‘Guidelines’ Tagged Posts

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HHS: Up to date Bodily Exercise Tips for Individuals Launched

 

November 12, 2018

Preschool-aged children (ages 3–5 years) should be physically active throughout the day

Preschool-aged children (ages 3–5 years) should be physically active throughout the day

The US Department of Health and Human Services (HHS) has released the second edition of the Physical Activity Guidelines for Americans at the American Heart Association’s Scientific Sessions meeting. This document complements the Dietary Guidelines for Americans, which was released by the HHS and the US Department of Agriculture (USDA). The new edition was developed by the 2018 Physical Activity Guidelines Advisory Committee who conducted systematic reviews of available scientific literature.

This guidance, updated for the first time since 2008, provides evidence-based recommendations for children (ages 3-17) and adults. Specifically, it includes new guidelines for children aged 3–5 years and updated recommendations for children and adolescents aged 6–17 years, adults, older adults, women during pregnancy and the postpartum period, and adults with chronic health conditions or disabilities. The second edition outlines the types and amounts of activity recommended for these various populations. For example, while the previous guidelines had suggested that for adults, bouts of at least 10 minutes of physical activity were necessary, the new guidelines state that some physical activity is better than none, even if it is less than 10 minutes.

For preschool-aged children, the Committee recommends:

  • Preschool-aged children (ages 3–5 years) should be physically active throughout the day to enhance growth and development 
  • Adult caregivers of preschool-aged children should encourage active play that includes a variety of activity types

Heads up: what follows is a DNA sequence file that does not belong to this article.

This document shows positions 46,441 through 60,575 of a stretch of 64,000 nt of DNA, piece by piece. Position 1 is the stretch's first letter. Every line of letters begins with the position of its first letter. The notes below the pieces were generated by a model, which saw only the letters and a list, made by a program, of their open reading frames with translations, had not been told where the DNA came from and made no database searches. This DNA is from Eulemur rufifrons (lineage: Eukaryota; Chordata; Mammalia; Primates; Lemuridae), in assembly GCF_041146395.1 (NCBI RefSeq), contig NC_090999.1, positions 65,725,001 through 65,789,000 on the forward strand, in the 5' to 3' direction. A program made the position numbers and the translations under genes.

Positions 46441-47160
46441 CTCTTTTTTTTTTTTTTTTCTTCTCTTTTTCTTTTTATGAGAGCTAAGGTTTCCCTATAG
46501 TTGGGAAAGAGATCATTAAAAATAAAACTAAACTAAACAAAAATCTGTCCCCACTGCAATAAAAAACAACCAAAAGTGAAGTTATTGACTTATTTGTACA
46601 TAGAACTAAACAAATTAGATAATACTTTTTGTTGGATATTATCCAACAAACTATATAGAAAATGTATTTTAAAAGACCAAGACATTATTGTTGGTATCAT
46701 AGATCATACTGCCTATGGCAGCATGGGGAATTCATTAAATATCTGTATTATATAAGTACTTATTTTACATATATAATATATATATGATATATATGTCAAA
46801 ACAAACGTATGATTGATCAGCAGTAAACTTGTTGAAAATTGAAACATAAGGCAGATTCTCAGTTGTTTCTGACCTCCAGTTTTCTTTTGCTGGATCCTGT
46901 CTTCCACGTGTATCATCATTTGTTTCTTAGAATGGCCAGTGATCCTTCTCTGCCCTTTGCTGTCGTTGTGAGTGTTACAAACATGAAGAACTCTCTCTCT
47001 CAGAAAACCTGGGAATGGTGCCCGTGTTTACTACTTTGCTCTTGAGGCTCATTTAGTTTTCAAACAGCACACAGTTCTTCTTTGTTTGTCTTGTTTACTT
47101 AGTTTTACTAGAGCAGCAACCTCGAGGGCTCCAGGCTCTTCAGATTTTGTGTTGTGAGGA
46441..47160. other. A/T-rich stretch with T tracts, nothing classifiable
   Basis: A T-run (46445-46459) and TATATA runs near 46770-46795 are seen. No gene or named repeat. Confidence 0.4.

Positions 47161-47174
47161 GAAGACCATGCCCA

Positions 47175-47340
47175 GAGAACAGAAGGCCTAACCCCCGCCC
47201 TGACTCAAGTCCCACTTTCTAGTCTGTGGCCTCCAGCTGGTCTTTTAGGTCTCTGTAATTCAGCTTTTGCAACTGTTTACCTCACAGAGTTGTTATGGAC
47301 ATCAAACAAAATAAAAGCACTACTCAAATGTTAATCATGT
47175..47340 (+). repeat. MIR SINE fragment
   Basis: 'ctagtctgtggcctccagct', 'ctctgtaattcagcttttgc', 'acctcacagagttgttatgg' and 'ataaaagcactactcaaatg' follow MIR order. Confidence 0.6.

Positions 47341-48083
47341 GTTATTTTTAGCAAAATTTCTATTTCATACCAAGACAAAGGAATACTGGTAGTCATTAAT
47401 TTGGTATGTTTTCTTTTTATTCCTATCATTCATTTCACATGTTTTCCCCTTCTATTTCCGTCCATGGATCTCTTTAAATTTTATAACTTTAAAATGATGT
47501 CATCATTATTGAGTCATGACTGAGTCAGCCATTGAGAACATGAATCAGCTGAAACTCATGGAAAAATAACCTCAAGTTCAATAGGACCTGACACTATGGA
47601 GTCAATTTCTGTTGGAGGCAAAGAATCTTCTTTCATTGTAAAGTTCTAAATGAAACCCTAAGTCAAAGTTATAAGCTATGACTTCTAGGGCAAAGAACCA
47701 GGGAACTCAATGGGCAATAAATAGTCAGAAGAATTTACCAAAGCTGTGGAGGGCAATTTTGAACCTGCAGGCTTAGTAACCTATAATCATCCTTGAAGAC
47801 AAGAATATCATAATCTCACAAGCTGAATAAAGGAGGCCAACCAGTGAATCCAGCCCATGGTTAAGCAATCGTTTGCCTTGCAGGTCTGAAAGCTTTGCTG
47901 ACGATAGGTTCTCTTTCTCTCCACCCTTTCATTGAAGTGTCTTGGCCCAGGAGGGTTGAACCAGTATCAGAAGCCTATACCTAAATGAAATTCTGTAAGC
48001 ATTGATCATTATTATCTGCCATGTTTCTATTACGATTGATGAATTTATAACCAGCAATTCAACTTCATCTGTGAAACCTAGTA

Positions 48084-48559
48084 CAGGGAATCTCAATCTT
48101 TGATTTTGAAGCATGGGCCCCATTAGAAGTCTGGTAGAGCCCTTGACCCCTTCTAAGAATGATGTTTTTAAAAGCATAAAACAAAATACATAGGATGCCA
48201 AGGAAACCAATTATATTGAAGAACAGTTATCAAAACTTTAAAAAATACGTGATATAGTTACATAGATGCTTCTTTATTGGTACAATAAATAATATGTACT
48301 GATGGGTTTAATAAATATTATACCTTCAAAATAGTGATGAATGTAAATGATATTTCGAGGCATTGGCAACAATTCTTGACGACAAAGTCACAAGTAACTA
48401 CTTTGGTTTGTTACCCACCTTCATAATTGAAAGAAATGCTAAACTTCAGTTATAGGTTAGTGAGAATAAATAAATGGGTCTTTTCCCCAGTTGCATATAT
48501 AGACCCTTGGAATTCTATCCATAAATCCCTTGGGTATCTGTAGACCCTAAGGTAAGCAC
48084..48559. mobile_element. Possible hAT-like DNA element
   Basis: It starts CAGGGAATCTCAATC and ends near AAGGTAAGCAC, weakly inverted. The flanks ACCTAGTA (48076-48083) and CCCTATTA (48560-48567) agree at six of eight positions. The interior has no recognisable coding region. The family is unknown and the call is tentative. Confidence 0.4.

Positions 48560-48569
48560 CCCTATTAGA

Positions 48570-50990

“Probably the most important message from the 2018 guidelines is that the greatest health benefits accrue by moving from no, to even small amounts of, physical activity, especially if that activity is of moderate (eg, brisk walking) or vigorous (eg, jogging and running) intensity,” stated Paul D Thompson MD and Thijs MH Eijsvogels, PhD, in a recent JAMA Editorial. “The point for clinicians is that physical activity should be strongly considered as primary or adjunctive therapy for many common clinical conditions such as mild depression, anxiety, and sleep difficulties.”

The executive summary of the key guidelines can be found here. 

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For more information visit Health.gov.

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AGA: New Opioid-Induced Constipation Administration Tips Obtainable

 

October 18, 2018

The recommendations have been published in the AGA's official journal, Gastroenterology

The recommendations have been published in the AGA’s official journal, Gastroenterology

The American Gastroenterological Association (AGA) has issued new guidelines on the medical management of opioid-induced constipation (OIC). The recommendations have been published in the AGA’s official journal, Gastroenterology.

“These guidelines presume that patients have been appropriately diagnosed and that they have either a prolonged requirement or dependence on opioids,” write the authors. “Therefore, one of the first steps to managing patients with OIC is to ensure that the indication for opioid therapy is appropriate, that patients are participating in a pain management program (ideally in conjunction with a pain specialist), and that they are taking the minimum necessary opioid dose.”